IT Casebook: Why you need more than just one IT enthusiast

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Small, but perfectly informed?

Large organisations may have the luxury of a well-staffed IT department whose members have the skills and experience required to maintain and develop both internal IT systems and IT services for clients. In a smaller firm it is quite likely that the principal internal IT resource may be a partner or a member of staff who shows a particular aptitude and enthusiasm for IT.

Whilst having an IT enthusiast on the staff can have a very positive effect on a firm's IT development, relying too much on such an enthusiast can also have its dangers.

One firm I worked with had been delighted when they found that a new accounting trainee was really keen to get involved with, not only the firm's internal IT, but also helping clients with their IT problems. Lacking the t...

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10th Nov 2006 13:36

Re: Documentation
Documentation is an important point, but often more so because the 40-50 IT enthusiasts I've come across in the last few years are generally highly regarded by their employer but are pretty lousy at IT! As one clever person once put it - an expert is someone who knows 3% more than you do!

The big problem is that systems are left set up a rather strange way, or that huge amounts of time, money and effort are put into problems that wouldn't exist if things were done "properly" in the first place.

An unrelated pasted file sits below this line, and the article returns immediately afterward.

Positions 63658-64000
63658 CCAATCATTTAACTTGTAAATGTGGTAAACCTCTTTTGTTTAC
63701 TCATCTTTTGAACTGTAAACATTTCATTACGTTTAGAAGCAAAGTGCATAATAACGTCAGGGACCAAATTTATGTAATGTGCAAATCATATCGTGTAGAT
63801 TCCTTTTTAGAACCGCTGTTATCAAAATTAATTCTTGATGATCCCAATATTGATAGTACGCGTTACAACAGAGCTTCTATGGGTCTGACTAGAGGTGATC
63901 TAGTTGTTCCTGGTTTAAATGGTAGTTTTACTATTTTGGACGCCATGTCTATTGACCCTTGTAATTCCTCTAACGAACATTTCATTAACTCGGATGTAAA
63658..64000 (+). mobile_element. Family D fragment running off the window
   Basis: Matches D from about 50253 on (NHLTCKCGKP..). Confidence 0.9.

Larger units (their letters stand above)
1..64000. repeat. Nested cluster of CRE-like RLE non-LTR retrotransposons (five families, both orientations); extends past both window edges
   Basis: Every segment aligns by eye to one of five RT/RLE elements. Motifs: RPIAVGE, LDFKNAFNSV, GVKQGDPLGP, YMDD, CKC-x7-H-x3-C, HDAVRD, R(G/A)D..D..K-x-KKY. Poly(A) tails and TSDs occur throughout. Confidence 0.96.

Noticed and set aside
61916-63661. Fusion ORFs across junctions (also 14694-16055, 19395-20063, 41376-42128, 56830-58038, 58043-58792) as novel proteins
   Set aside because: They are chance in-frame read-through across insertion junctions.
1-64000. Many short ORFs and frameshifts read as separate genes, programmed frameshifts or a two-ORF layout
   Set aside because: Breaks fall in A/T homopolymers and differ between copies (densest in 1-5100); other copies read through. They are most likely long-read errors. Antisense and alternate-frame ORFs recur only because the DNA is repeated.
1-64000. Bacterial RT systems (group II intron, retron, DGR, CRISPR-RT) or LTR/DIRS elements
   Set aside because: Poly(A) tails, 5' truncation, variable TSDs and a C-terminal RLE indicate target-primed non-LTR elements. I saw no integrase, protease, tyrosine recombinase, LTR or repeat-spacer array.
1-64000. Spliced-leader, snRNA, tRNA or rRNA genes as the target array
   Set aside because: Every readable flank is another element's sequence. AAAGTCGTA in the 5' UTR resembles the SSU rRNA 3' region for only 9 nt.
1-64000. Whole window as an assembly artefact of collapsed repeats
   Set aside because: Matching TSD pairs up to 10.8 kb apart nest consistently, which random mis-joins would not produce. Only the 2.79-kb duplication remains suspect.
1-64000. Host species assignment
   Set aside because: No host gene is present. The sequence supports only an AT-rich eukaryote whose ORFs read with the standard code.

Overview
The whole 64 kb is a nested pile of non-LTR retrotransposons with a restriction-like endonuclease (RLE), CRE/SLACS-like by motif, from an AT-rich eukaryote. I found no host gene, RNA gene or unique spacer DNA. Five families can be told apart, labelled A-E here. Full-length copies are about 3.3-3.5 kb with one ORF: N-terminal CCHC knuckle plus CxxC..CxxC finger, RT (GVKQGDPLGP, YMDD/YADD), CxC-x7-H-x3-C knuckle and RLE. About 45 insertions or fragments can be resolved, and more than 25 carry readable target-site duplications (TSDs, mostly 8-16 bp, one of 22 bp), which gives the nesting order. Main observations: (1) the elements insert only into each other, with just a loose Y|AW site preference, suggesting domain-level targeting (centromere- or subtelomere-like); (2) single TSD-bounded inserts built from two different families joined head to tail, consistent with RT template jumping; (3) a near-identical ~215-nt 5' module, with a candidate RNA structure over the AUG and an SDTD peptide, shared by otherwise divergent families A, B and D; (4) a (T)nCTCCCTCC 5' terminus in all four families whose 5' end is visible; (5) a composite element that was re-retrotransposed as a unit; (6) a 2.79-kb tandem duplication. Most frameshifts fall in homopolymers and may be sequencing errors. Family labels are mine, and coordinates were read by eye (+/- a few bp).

Internal IT enthusiasts DO have their place, though. A local IT company, whilst being a whizz on Windows or Exchange, won't know Sage or VT or business practices as well as your internal person.

Small businesses should look at having BOTH points of reference if they can - an external company to sort the basics out - properly - against the wider background of knowing what's going on in the IT world, combined with your "superuser" IT enthusiast that knows every nut, bolt and screw of what's going on internally. And if one or other parts company, it's not the end of the world.

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13th Nov 2006 11:38

Are they as enthusiastic about the job you pay them for?
It's great having staff that can bring peripheral skills to the job. However, if it's not what you pay them to do, the benefits that you reap from the peripheral skill sets need to be offset by the time that isn't spent on what you are paying for.

Also, you need to make clear the distinction between appropriate user generated IT developments (spreadsheets, macros, maybe even small access databases), and infrastructure that is key to your business, or your business partners, and needs professional support (networking, e-mail, operating systems).

Everyone seems to be an IT enthusiast these days. However, as a dedicated IT enthusiast myself, I know that the best way to learn about how something works is to break it first, and then fix it.

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